An Italian priest accused of sexually abusing minors and supplying them with illegal drugs has admitted to prison doctors that he is HIV-positive, Italian media reported Saturday.
Father Riccardo Seppia was arrested last week.
He is accused of abusing a 16-year-old boy and giving him cocaine.
Investigators have since said Seppia, who regularly frequented discotheques, saunas and gyms, would frequently ask his drug dealers to provide him with young boys.
According to dailies La Repubblica and Corriere della Sera, Seppia later confirmed a prosecutor’s report on his medical condition and has since asked staff at the Marassi prison in Genoa to be transferred to another prison because of the constant abuse he has been receiving from other prisoners.
The Vatican, which has already suspended Seppia from all priestly duties, has recently urged parishes to report sex crime suspects to civil authorities.
The Catholic Church has in the past been accused of not reacting strongly enough to allegations of sexual abuse by priests in Italy and elsewhere.
The Vatican has suppressed a Cistercian abbey in Rome.
The abbey of Santa Croce in Jerusalem, associated with the Roman basilica of the same name, was formally suppressed in March, by a decree from the Congregation for Religious, signed by the prefect, Archbishop Joao Braz de Aziz.
The Cistercian monks living in the monastery were given two months to relocate to another abbey.
The Vatican has not made a public announcement of the unusual move, nor have officials of the Holy See offered an explanation for the decision.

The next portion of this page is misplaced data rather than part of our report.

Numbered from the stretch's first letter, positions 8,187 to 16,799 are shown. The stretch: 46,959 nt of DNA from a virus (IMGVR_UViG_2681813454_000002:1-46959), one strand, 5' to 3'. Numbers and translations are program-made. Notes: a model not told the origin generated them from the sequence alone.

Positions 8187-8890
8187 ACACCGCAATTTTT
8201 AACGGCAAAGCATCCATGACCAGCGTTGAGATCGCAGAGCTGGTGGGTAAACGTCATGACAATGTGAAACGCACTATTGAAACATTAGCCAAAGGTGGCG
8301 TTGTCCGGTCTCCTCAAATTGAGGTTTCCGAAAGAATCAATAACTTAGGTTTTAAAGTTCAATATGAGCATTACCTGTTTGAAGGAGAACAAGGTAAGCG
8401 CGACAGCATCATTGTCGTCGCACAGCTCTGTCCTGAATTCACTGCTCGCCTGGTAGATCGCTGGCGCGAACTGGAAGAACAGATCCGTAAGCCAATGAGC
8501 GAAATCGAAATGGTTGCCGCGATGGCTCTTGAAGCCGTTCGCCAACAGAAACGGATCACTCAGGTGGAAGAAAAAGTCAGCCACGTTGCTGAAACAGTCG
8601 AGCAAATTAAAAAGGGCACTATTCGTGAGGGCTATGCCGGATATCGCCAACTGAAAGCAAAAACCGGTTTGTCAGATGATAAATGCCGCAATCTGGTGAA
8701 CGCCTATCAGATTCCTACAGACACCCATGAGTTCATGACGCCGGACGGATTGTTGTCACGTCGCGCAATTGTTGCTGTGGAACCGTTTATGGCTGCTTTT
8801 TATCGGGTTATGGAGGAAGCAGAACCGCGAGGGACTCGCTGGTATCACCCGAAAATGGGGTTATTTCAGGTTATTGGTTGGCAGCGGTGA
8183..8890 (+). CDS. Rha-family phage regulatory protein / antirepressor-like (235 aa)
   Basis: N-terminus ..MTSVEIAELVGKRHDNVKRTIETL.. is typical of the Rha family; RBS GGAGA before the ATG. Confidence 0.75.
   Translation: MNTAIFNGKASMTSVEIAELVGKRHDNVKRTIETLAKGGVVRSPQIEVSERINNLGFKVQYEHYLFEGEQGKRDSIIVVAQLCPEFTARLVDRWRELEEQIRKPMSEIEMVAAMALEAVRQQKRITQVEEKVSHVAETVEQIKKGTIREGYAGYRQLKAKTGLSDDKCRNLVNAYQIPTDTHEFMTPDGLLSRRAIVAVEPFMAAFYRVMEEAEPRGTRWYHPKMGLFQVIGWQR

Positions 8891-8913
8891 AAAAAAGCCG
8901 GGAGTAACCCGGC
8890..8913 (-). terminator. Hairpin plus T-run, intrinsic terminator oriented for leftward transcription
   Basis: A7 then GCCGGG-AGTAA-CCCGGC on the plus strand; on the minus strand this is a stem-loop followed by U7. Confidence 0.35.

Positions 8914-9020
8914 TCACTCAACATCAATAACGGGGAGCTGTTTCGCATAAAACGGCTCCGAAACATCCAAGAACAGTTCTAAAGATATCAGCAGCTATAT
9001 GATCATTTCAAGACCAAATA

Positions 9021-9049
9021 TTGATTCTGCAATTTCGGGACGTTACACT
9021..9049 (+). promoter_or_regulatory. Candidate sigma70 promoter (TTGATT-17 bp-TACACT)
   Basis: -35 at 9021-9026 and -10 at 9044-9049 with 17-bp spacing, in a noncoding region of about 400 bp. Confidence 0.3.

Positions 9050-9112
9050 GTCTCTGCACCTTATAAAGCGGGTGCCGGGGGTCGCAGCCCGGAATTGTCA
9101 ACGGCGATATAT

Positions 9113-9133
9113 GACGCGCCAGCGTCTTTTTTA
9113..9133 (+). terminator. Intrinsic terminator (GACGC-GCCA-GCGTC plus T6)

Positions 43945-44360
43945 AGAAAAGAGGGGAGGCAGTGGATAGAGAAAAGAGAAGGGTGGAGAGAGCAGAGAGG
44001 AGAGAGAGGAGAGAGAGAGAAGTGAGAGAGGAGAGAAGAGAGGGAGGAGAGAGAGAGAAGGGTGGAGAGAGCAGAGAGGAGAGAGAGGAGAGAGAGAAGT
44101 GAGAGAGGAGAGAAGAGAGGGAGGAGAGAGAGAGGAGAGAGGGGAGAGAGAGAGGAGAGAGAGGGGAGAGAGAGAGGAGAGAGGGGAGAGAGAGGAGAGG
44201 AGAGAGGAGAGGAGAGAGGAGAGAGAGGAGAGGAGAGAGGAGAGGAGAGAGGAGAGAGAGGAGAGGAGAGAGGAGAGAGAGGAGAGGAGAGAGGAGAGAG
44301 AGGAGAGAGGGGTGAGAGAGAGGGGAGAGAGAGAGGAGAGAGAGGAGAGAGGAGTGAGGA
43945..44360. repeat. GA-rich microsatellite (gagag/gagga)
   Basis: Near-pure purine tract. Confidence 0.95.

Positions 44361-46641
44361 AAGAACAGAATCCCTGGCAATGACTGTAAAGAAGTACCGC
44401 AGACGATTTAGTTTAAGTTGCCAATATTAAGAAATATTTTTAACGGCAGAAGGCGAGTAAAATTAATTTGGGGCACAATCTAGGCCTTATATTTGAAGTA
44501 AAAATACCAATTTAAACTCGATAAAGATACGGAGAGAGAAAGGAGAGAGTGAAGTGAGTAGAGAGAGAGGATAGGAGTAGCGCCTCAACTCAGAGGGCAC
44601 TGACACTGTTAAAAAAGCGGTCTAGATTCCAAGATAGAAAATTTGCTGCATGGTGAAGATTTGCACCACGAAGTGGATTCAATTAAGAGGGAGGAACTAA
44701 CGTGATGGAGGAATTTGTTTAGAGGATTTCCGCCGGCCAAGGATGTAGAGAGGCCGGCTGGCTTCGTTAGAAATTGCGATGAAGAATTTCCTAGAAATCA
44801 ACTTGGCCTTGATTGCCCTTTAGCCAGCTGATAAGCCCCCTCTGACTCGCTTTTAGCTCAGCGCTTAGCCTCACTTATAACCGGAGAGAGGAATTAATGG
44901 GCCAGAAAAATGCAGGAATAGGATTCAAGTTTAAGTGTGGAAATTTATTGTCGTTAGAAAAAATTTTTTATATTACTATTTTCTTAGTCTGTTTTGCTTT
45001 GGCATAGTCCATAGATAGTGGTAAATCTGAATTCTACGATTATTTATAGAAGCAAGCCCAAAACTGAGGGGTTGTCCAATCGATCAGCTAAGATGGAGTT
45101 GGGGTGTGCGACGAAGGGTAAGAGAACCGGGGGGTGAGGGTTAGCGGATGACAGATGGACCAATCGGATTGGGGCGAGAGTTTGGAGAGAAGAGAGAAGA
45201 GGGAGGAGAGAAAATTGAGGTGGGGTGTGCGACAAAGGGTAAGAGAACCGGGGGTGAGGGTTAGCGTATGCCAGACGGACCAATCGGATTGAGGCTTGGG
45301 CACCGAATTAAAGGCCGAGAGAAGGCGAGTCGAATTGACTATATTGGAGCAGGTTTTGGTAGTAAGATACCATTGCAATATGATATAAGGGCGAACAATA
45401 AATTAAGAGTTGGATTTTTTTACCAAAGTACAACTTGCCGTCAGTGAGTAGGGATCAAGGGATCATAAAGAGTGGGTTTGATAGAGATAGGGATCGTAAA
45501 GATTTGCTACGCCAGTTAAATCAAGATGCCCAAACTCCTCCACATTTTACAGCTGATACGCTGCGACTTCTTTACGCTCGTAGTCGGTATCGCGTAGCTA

The suppression follows an apostolic visitation of the Cistercian community in Rome.
There had been reports of liturgical and doctrinal abuses at the Cistercian abbey, and the suppression of the venerable institution – established in Rome in 1651 – appears to be the final outcome of a long conflict with the Vatican.
Taken from The Age
Pope’s dismay at disco-dancing nuns
May 25, 2011
Pope Benedict XVI has shut down a famous community in Rome that organised dances by a former nightclub-dancer nun and hosted VIPs including Madonna, earning the disfavour of the Vatican.
The closure of the monastery of Santa Croce in Gerusalemme, which holds some of the Catholic Church’s most prized relics, was reported by Italian dailies La Stampa and Il Foglio.
The reports said the community of Cistercian monks based at the church for more than five centuries was being transferred to other churches in Italy.
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Contacted by AFP, the Vatican did not deny the reports.
The basilica had become a hub for the “Friends of Santa Croce”, an aristocratic group, and had been criticised for some unorthodox practices including dances in which nuns pranced around the altar.
One of the nuns who performed at the church, a former disco dancer, can be seen in a YouTube video performing a modern dance with a crucifix.
The basilica’s longtime abbot, Simone Fioraso, a flamboyant former Milan fashion designer, was already moved out of the basilica two years ago.
The ban was adopted in March by the Congregation for Institutes of Consecrated Life following an inquiry but has not yet been made public, the reports said.
Pope Benedict, the leader of the world’s 1.1 billion Catholics, is also the bishop of Rome, so the basilica is part of his diocese.
Santa Croce in Gerusalemme, built around a chapel dating to the fourth century, is one of Rome’s oldest and most prestigious churches.